What if there was a way to reliably identify that the players at your Web site are who they say they are--a way that would weed out underage bettors or protect against credit card fraud? Biometrics might provide this solution, according to Trevor Walker, acting VP for BioNetrix, a company that develops biometrics software.
Biometrics is the use of the unique physical characteristics of an individual to verify that person is who they say they are.
A few Las Vegas casinos are already looking how biometrics can be used to improve security efforts internally. If their internal controls work, the casinos will likely take biometrics to the next level.
In the not-too-distant future, thanks to the various biometrics tools already available (including voice, fingerprint, face and iris recognition), land-based casinos will be able to pull up incoming guests'
names, addresses, credit lines, betting histories and more--before the guests even get past the front door. Pretty scary, huh?
Walker suggests that it won't be long before these tools become a regular part of e-commerce. … And e-betting.
Business-to-business uses will lead the way because companies need better security tools. Business-to-consumer sites will follow. Right now, some of these tools are being used in the health care and financial services industries.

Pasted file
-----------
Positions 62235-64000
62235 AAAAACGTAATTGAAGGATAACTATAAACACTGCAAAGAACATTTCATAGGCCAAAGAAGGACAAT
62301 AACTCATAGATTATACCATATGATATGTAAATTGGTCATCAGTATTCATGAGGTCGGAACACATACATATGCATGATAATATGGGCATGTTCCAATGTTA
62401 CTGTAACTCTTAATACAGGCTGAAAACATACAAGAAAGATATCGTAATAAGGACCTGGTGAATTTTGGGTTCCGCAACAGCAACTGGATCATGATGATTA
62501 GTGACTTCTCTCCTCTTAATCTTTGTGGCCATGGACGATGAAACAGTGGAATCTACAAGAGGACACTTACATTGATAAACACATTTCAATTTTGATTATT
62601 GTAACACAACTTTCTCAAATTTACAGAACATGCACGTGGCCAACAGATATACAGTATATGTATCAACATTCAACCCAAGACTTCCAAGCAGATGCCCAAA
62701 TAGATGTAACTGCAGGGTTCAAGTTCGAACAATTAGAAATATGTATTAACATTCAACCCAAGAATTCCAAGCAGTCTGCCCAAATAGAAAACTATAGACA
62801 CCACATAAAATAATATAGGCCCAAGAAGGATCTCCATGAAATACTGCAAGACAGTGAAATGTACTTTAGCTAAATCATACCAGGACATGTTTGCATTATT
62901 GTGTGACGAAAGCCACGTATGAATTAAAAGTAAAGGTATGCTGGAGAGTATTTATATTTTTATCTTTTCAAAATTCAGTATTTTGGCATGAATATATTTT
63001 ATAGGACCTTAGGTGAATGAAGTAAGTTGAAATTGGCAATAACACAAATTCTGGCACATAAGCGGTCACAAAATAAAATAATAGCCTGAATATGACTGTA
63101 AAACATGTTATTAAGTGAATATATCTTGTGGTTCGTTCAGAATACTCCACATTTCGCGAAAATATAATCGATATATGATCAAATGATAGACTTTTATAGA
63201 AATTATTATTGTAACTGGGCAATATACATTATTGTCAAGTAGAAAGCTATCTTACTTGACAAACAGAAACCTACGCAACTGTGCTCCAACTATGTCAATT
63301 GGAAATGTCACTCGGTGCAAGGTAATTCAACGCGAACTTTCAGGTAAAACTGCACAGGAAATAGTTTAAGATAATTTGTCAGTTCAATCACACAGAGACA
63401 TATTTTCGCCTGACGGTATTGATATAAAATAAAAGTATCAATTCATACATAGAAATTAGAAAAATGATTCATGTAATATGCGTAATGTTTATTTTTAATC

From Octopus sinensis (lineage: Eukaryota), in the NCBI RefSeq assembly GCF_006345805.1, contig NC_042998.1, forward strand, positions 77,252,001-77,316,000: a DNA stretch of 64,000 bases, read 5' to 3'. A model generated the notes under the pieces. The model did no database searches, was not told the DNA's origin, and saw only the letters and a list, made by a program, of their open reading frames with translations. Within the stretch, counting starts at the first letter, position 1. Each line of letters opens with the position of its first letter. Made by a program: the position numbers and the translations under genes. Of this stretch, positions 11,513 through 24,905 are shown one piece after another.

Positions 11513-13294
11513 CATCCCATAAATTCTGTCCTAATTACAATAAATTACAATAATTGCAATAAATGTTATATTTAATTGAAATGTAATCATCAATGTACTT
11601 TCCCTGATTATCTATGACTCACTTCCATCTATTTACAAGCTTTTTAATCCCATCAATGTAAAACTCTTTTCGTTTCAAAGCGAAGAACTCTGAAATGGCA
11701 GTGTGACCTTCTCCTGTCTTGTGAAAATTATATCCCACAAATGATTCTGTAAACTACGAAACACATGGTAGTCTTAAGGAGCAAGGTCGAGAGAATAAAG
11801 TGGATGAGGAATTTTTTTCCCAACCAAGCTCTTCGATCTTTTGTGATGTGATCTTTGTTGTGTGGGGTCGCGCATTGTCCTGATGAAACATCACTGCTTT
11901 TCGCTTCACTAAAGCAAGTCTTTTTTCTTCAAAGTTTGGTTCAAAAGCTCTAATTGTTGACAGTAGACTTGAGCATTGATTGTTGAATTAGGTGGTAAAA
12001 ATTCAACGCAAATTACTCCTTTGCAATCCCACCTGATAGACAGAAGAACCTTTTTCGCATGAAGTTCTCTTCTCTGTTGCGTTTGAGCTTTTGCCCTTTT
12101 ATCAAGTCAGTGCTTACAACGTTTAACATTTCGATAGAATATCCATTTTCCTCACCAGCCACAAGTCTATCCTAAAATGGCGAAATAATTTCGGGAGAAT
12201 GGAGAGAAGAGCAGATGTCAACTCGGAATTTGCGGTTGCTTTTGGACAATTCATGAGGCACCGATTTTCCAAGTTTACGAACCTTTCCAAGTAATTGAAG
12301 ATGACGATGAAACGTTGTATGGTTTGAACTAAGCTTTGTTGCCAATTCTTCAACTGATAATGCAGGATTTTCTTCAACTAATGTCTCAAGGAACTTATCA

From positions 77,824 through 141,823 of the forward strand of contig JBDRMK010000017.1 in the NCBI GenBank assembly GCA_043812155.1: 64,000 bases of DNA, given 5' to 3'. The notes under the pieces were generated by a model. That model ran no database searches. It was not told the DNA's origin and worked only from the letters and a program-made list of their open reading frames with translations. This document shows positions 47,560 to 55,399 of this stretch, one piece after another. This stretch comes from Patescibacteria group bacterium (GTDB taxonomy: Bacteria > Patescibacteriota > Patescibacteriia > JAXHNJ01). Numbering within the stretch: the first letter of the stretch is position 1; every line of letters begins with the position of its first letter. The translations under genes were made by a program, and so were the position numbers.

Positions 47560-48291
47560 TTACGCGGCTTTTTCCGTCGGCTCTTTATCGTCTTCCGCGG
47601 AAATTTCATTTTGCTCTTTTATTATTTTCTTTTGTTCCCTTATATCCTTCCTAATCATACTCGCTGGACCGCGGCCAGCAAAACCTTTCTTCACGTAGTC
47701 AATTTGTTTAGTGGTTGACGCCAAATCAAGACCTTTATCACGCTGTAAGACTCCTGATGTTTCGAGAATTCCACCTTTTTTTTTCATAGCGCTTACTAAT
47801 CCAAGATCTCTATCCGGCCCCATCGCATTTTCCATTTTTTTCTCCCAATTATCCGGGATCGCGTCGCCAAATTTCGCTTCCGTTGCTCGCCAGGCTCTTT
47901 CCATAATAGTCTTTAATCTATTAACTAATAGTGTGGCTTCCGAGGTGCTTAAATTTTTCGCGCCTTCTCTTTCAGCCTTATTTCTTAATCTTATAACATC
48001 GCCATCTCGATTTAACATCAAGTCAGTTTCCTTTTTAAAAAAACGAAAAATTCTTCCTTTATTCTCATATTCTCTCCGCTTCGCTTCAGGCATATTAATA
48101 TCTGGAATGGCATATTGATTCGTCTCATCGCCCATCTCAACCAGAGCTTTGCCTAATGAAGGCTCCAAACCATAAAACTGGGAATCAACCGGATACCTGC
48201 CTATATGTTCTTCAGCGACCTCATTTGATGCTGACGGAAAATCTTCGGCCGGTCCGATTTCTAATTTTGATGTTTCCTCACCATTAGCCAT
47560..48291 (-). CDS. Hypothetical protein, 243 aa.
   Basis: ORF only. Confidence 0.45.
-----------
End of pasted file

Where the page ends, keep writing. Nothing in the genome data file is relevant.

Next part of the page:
Walker predicts that it will probably be a year before gambling sites will begin incorporating them. All it takes is one company taking the step, he says, and others will follow the lead.
Walker believes high-stakes gaming sites will be the first to go for it. Players who deposit large sums of money will want and may even ask for something stronger than a password. After all, there are plenty of documented cases that illustrate the ease in which passwords, credit card numbers and more can be stolen off Internet sites.
Voice recognition tools are the easiest to use because it's relatively cheap to add microphones to most cards. Face recognition tools are a little harder because cameras are obviously more expensive.
And it won't be long before PCs will come with embedded fingerprint scanners. Already, several PC manufacturers are offering fingerprint protection for laptop computers.
No one tool is superior; each brings its own strengths and weaknesses. BioNetrix works with a number of partner companies that supply these tools, including Veridicom (www.veridicom) for fingerprint scanning; eTrue.com for face recognition and IriScan (www.iriscan.com) for iris recognition. BioNetrix can be found at www.bionetrix.com.
The future of online identification is coming sooner than you might expect. While biometrics might not be the next security tool you add to your arsenal, don't be surprised if you find yourself implementing at least a similar device sometime in the next two or three years.
Vicky Nolan joined the IGN staff in October 1999. She's best known for inventing fire, the wheel and swiss cheese. She can be reached at email@example.com